We start with ArcCatalog because we start with the data and then we analyze, and map. ArcCatalog is the module in which you manage your data (which will eventually be quite complex). ArcCatalog is designed to resemble (eerily) Windows Explorer, so some of it will come naturally. You should: How would you copy some files from one directory to another? Why would you do that? Answer these questions for yourself. You don't have to submit the answers to us. Well, ArcCatalog is fun for a little while, but sooner or later the beige maps get kind of old. ArcMap is where you do most of the mapping ArcToolbox is the GIS powerhouse. It is where you can analyze and DESTROY datasets in a matter of seconds. You can access from either ArcMap or Arc Catalog - look on the toolbar. Notice that you can create your own set of tools and keep them in a custom toolbox. If you worked in an office with specialized tasks, that could be really important. Now that you�ve learned some of the basics of ArcCatalog and ArcMap, let�s get into the fun stuff, displaying your data. You will have to hand in answers to the bulleted questions as part of your assignment, so you may want to take notes on them as you work through the lab. You can write your final answers on the back of the map you hand in. Although we'll talk more about them as the semester progresses, you should by now be a little familiar with map projections. Now we can take a look at them. Open ArcMap and add ad-rscdatateachintgeoClassWorkavdataworldcntry04 and latlong. Right click in the data frame and open its properties. Click on the Coordinate System tab. In the Predefined folder, you can choose between Geographic Coordinate Systems and Projected Coordinate systems. Insert a new data frame. Add to it ad-rscdatateachintgeoClassWorkavdatausastates and cities. Display only those cities that are state capitols (hint: definition query tab in the cities layer properties). Use the measuring tool to measure the distance between Sacramento, Ca and Trenton, NJ. We are now going to make a variety of State maps, displaying 2003 population data in a few different ways. Remove the cities layer from your dataframe. Now you will make a Choropleth Map, using the Symbology tab of the states layer. Under quantities you will find an option for graduated colors. Display the 2003 population data. Now play around with the classification and normalization. Now add states again. You can add the same data layer many times and change each one individually. With this one we will make a map of the US using graduated symbols instead of graduated colors. The display changes dramatically. Add states again. This time make a dot density population map. Change the dot value to equal 200,000. Now try 20,000. You can also change the color and size of your dots. Now say you would like to look at a US population map, but you also want to know what region each state is in. To do this, add states again. Choose multiple attributes under the symbology tab. This allows you to put both attributes onto one map. Insert a new data frame and name it hopewell. Add ad-rscdatateachintgeorowanarc8classhopewellhoperoad and hopegeol. Use the symbology tab to look at the hopegeol map using the prim-geol field. Now label features. All of the polygons are now labeled, but this can be overwhelming. How can we label only what we want labeled? Go to the layer properties window and then the labels tab. Now label only those polygons that have an area greater than 1.0x107. You can also change the size, font and color of your labels. Now activate the hoperoad layer. Label all roads. Notice when you zoom in more and more roads are labeled. So now you know some of the many, many ways to display your data. How are you going to make a printable map out of all this? What do you need to make a map complete? Go to the layout view. You will have all your data frames on this layout. You can delete the ones you don't wont, and you can activate a data frame to make changes to it by clicking on it in the layout or right-clicking on the data frame name in the table of contents and selecting activate. For a good map, you need the following elements: data, title, legend, data source, north arrow and scale bar. Your title, legend labels, etc. should be clear yet concise. Source.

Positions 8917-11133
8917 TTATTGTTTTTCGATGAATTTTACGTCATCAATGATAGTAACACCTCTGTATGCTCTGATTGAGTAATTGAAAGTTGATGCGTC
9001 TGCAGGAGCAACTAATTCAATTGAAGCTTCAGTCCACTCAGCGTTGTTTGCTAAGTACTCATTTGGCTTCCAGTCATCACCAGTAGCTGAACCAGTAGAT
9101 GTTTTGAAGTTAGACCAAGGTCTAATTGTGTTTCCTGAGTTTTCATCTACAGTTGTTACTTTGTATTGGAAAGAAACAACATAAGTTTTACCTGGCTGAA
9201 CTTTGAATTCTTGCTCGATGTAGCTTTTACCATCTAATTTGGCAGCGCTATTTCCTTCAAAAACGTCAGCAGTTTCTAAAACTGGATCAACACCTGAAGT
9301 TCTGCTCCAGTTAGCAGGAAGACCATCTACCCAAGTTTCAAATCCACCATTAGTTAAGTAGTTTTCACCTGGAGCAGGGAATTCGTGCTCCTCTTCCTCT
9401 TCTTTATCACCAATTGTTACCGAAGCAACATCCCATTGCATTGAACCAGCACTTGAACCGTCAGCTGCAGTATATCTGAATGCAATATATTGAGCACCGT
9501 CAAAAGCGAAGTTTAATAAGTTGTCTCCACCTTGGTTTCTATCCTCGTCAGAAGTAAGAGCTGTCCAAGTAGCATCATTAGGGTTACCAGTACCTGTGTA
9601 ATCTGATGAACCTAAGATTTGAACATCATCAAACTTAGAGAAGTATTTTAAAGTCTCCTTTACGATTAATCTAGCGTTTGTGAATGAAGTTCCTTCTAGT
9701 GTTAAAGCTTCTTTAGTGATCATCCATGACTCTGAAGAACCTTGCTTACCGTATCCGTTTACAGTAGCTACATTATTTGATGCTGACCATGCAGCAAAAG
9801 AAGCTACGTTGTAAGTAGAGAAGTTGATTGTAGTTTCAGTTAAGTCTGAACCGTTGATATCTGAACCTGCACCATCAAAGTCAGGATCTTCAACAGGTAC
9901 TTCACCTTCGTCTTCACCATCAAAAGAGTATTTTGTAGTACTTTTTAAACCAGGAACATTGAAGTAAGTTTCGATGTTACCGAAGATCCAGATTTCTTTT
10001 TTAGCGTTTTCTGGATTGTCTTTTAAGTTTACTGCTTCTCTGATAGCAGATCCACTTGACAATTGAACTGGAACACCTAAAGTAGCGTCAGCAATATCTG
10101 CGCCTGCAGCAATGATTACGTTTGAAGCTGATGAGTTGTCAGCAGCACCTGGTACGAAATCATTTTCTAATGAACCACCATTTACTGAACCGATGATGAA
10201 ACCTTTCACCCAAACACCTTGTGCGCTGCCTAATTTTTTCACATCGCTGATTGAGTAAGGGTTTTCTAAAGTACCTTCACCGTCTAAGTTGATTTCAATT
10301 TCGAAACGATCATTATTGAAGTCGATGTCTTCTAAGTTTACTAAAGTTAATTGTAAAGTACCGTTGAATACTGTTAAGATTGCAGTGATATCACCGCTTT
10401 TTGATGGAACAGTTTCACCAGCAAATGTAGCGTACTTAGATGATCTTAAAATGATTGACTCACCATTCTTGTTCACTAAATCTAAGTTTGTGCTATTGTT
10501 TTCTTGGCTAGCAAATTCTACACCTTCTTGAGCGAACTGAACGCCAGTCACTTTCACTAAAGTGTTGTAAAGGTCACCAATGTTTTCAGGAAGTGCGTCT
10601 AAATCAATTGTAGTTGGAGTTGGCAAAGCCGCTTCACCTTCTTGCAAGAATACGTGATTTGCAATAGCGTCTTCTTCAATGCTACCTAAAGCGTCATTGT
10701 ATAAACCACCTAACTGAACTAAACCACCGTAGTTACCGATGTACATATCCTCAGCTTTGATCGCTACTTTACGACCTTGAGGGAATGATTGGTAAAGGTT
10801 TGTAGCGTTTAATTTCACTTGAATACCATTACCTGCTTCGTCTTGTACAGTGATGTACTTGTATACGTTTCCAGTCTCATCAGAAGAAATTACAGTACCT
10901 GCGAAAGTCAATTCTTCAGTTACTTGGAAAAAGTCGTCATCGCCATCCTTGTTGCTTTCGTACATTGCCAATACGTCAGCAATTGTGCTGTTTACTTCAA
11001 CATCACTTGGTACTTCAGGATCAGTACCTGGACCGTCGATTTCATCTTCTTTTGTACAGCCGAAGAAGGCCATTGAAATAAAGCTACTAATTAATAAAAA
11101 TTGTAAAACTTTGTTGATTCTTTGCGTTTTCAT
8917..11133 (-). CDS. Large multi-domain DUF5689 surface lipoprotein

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Last Modified: April 18, 2016 @ 6:06 pm